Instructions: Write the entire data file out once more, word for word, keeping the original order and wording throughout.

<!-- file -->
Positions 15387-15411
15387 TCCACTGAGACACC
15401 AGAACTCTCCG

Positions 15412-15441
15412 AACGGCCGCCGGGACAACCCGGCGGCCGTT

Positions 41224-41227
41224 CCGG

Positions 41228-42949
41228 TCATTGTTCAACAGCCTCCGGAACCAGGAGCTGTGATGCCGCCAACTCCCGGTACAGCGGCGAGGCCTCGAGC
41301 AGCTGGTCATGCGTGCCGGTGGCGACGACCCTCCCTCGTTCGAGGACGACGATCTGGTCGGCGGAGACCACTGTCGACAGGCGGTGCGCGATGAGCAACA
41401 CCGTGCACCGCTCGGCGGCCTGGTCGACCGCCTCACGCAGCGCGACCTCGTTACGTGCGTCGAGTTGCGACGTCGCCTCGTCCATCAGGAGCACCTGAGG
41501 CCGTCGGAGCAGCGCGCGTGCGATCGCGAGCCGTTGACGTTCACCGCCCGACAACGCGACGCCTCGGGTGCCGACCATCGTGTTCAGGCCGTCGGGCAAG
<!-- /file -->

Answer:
Positions 15387-15411
15387 TCCACTGAGACACC
15401 AGAACTCTCCG

Positions 15412-15441
15412 AACGGCCGCCGGGACAACCCGGCGGCCGTT

Positions 41224-41227
41224 CCGG

Positions 41228-42949
41228 TCATTGTTCAACAGCCTCCGGAACCAGGAGCTGTGATGCCGCCAACTCCCGGTACAGCGGCGAGGCCTCGAGC
41301 AGCTGGTCATGCGTGCCGGTGGCGACGACCCTCCCTCGTTCGAGGACGACGATCTGGTCGGCGGAGACCACTGTCGACAGGCGGTGCGCGATGAGCAACA
41401 CCGTGCACCGCTCGGCGGCCTGGTCGACCGCCTCACGCAGCGCGACCTCGTTACGTGCGTCGAGTTGCGACGTCGCCTCGTCCATCAGGAGCACCTGAGG
41501 CCGTCGGAGCAGCGCGCGTGCGATCGCGAGCCGTTGACGTTCACCGCCCGACAACGCGACGCCTCGGGTGCCGACCATCGTGTTCAGGCCGTCGGGCAAG